Becoming a Programmer for Windows is Like Becoming a Dentist for a
By: Wil Shipley, President, Omni Development, Inc., May 5, 1998
original webdoc available)
Commentary by Craig Crowder
Following the logic of the argument the obvious answer is that supporting
any commercial platform would only replace one dinosaur with another.
Writing for Linux, BSD, or other free platforms is the only way to insure
that the platform you support will not come back and swallow you in the
What do you think?
Over the last year and a half since I was transplanted into the Mac
community, I've occasionally heard Mac developers on various forums cry
out, "Why don't I just become a developer for Windows?" This is in
response to various perceived injuries perpetrated by Apple, including
possibly dropping QuickDraw GX , changing the Mac UI, embracing UNIX, and
increasing the price of some developer support options.
Usually, I assume this is a rhetorical question, like a pouty teenager
asking, "Well, why don't I just go jump off a bridge, then?" But, I feel
that too many innocent observers may have heard this question too often,
and asked, with all sincerity, "Why don't all programmers use Windows? The
Windows market is bigger, after all."
Lots of small programmers have a vision that working with Microsoft is
like being one of those little toothbrush birds for crocodiles —
sure, the crocodile is the one eating the zebras and gazelles, but there's
plenty of crumbs left in the cracks between his teeth. The crocodiles
don't hurt the birds, as they appreciate clean teeth, and the tiny birds
can live very well off the morsels that the 20-foot crocodile deems not
worth bothering with, so everybody wins.
The problem with this analogy is toothbrush birds never grow up to be
crocodiles — they spend their whole lives just living off the gunk
in crocodile's teeth. Most people don't set out to create a tiny company;
they want to create the next killer app, and become, if not the next
Microsoft, maybe the next Adobe, or the next MacroMedia. Nobody wants to
stay a tiny bird forever, but that means giving up the gunk and going for
the big game.
A better simile is that becoming a programmer for Windows is like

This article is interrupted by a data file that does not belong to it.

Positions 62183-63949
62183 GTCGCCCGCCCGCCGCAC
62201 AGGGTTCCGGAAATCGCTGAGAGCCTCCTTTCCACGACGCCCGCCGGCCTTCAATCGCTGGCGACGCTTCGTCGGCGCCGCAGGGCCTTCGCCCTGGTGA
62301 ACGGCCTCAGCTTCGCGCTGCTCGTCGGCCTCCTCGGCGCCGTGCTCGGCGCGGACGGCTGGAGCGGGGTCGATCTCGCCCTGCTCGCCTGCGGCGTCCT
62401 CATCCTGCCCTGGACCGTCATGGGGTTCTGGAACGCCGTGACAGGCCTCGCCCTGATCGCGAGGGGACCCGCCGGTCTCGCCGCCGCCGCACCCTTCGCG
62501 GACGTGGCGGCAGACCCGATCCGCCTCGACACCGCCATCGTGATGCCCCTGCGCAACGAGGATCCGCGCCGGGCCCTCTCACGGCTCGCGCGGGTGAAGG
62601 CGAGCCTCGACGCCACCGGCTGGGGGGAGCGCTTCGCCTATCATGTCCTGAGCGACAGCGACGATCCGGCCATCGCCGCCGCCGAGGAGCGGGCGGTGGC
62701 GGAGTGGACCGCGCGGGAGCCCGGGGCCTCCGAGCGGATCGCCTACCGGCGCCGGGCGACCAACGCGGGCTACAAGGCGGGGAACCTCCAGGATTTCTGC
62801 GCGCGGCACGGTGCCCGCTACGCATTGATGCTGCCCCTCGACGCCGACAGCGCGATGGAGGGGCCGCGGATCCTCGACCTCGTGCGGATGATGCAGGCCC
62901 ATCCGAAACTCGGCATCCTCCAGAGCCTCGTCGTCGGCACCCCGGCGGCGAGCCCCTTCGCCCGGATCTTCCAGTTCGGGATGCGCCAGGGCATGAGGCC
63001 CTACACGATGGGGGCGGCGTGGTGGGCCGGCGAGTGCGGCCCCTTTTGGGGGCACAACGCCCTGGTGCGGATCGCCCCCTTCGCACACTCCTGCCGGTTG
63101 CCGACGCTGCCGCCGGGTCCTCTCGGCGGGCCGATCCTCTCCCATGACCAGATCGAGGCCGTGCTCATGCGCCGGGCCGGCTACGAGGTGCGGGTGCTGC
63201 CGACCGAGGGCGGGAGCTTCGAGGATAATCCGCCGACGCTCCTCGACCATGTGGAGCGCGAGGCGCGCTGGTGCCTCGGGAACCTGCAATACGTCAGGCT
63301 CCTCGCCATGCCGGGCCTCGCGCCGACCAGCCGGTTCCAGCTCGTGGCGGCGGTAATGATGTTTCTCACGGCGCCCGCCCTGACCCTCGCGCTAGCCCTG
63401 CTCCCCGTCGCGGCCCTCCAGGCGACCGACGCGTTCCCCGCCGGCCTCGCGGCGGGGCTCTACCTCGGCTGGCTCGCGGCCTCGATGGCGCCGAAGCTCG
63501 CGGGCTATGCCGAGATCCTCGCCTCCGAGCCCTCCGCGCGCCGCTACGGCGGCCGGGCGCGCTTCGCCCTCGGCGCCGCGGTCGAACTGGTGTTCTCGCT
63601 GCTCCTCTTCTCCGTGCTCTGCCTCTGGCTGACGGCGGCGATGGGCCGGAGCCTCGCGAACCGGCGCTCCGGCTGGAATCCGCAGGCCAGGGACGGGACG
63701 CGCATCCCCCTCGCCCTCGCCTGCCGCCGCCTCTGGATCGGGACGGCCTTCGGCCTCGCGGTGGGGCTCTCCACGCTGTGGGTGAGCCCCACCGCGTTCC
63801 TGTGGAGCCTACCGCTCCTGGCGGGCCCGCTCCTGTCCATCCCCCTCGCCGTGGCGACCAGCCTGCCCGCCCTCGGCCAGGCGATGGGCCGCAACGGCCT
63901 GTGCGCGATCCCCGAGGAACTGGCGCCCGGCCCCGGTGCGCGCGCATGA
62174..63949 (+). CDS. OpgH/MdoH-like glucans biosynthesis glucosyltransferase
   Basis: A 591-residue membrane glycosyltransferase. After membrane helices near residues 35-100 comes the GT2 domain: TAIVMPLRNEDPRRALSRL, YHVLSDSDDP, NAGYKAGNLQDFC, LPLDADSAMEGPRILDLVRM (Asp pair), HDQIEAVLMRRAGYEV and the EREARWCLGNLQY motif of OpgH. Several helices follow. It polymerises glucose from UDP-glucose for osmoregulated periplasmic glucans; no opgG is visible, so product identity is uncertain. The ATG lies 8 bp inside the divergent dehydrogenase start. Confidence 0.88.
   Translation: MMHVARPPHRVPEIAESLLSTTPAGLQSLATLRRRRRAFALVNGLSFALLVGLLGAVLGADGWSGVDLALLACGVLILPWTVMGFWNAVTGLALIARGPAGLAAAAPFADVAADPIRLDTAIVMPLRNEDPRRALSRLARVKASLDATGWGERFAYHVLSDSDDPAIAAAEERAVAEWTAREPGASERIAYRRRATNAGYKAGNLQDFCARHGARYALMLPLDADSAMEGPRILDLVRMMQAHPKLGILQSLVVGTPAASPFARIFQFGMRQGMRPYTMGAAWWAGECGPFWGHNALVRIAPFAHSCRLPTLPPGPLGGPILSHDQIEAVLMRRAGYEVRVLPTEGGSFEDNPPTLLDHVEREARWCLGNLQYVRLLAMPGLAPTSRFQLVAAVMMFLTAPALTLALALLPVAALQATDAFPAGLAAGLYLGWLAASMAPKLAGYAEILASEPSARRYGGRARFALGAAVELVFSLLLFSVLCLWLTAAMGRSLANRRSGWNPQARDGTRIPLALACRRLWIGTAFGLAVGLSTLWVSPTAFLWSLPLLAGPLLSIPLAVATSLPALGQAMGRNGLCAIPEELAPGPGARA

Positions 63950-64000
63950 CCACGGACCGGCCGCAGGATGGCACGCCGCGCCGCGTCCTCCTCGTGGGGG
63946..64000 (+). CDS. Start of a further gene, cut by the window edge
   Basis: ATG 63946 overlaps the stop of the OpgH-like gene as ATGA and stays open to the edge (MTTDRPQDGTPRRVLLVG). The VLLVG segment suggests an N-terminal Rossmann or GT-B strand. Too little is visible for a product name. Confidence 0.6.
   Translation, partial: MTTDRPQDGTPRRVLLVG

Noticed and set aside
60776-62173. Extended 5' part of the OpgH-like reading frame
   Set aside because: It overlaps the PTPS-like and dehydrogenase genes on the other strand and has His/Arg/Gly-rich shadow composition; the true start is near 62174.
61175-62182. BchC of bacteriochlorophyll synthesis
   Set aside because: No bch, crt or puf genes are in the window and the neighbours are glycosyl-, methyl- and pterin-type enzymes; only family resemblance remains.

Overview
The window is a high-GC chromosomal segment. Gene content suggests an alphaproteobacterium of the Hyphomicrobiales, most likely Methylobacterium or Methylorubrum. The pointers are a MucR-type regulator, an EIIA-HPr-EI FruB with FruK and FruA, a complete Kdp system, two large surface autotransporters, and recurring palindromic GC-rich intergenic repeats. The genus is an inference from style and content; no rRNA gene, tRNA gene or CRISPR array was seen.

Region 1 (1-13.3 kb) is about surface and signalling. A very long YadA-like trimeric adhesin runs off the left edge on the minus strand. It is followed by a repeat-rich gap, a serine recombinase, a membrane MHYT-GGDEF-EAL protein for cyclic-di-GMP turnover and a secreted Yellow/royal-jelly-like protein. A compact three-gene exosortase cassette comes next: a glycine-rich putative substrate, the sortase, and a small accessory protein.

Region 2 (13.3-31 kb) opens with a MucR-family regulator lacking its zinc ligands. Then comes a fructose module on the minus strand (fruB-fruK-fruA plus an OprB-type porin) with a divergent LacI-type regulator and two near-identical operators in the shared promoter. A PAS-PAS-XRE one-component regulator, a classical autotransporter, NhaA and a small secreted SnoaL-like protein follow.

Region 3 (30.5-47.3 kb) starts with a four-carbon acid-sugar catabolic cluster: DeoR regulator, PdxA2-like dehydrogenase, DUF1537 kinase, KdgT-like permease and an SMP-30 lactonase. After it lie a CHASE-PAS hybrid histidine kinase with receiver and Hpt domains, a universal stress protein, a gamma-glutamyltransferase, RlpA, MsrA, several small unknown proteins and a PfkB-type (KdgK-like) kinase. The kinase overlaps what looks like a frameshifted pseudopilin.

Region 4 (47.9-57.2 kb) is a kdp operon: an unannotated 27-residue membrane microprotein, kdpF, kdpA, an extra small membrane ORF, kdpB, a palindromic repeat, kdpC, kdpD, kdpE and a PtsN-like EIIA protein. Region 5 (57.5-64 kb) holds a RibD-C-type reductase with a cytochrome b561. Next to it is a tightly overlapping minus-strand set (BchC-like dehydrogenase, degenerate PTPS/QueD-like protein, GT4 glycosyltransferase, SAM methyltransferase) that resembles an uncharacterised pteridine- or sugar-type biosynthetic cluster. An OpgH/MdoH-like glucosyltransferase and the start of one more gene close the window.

becoming a dentist for a Tyrannosaurus Rex. Sure, the market is big (lots
of seats, lots of teeth), but both Microsoft and the king of dinos are
vicious carnivores, and both will snap their jaws shut as soon as share
their leavings with you. Rexes don't distinguish between symbiotic birds
and predators — it's all meat to them.
Microsoft is deathly afraid that now they are a huge company they won't
have creative ideas. This is a good fear, because it's true: how much has
Word changed in the last 8 years? How much has Excel changed? I'm not
talking about adding a feature here and a feature there, I'm talking about
really changing the way people use software.
Microsoft doesn't know how to innovate any more. The problem is that when
Microsoft looks at new ideas, they don't evaluate whether the idea will
move the industry forward, they ask, "how will it help us sell more copies
of Windows?" (This is an actual quote of Bill Gates in The Seattle Weekly,
April 30, 1998).
So, their business model has come to this: wait for young companies to
create new products, and if the product starts to be successful, crush the
company and take its market. Some examples, by no means complete:
In 1995, Netscape pioneered web browsers, but Microsoft simply bought
some code, hired a bunch of programmers to duplicate Netscape's work, and
now gives away Internet Explorer. They paid Apple millions to bundle
Internet Explorer instead of Netscape with Mac OS, and Microsoft is
planning to bundle IE with Win98. Microsoft even claimed (in a letter sent
to Wall Street analysts last week) that it'll severely impact the economy
if they can't include a web browser in Win98, even though the economy ran
just fine before 1995, when Netscape brought the first commercial web
browsers to market.
The code Microsoft licensed was from Spyglass, who had written a web
client. Microsoft only gave them a couple hundred thousand dollars up
front, but promised a percentage of sales to Spyglass. Well, since